Rights are self-evident? Harsh criticisms started as early as 1791! “However, despite the tremendous appeal of the idea of human rights, it is also seen by many as being intellectually frail — lacking in foundation and perhaps even in coherence and cogency. The remarkable co-existence of stirring appeal and deep conceptual scepticism is not new. The American Declaration of Independence took it to be ‘self-evident’ that everyone is ‘‘endowed by their Creator with certain inalienable rights’’, and 13 years later, in 1789, the French declaration of ‘the rights of man’ asserted that ‘‘men are born and remain free and equal in rights’’. But it did not take Jeremy Bentham long to insist, in Anarchical Fallacies, written during 1791–1792, that ‘‘natural rights is simple nonsense: natural and imprescriptible rights [an American phrase], rhetorical nonsense, nonsense upon stilts’’ (Bentham, 1792/1843, p. 501)” Human Rights and Capabilities AMARTYA SEN

Rights are self-evident? Harsh criticisms started as early as 1791!
 
“However, despite the tremendous appeal of the idea of human rights, it is also seen by many as being intellectually frail — lacking in foundation and perhaps even in coherence and cogency. The remarkable co-existence of stirring appeal and deep conceptual scepticism is not new. The American Declaration of Independence took it to be ‘self-evident’ that everyone is ‘‘endowed by their Creator with certain inalienable rights’’, and 13 years later, in 1789, the French declaration of ‘the rights of man’ asserted that ‘‘men are born and remain free and equal in rights’’. But it did not take Jeremy Bentham long to insist, in Anarchical Fallacies, written during 1791–1792, that ‘‘natural rights is simple nonsense: natural and imprescriptible rights [an American phrase], rhetorical nonsense, nonsense upon stilts’’ (Bentham, 1792/1843, p. 501)”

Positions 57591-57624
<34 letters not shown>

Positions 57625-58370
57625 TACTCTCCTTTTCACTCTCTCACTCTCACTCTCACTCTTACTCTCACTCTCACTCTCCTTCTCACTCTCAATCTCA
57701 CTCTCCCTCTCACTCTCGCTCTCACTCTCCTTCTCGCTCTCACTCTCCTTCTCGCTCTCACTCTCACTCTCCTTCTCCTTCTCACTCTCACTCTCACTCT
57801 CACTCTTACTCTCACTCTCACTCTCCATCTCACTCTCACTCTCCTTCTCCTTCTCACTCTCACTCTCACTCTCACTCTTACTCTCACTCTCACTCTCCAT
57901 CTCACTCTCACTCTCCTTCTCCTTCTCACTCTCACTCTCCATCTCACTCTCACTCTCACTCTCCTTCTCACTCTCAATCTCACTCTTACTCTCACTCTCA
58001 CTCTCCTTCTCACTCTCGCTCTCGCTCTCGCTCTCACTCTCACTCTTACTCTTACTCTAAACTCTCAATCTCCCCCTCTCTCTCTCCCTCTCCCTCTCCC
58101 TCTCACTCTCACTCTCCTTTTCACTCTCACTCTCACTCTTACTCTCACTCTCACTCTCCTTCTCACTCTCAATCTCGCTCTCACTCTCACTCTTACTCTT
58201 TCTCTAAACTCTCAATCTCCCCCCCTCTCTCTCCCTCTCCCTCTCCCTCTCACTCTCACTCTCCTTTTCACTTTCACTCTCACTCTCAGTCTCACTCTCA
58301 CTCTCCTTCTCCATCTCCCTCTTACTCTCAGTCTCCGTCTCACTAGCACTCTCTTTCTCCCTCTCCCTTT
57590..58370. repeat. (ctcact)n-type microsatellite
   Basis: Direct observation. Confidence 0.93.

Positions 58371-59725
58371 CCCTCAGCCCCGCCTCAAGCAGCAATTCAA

Human Rights and Capabilities AMARTYA SEN

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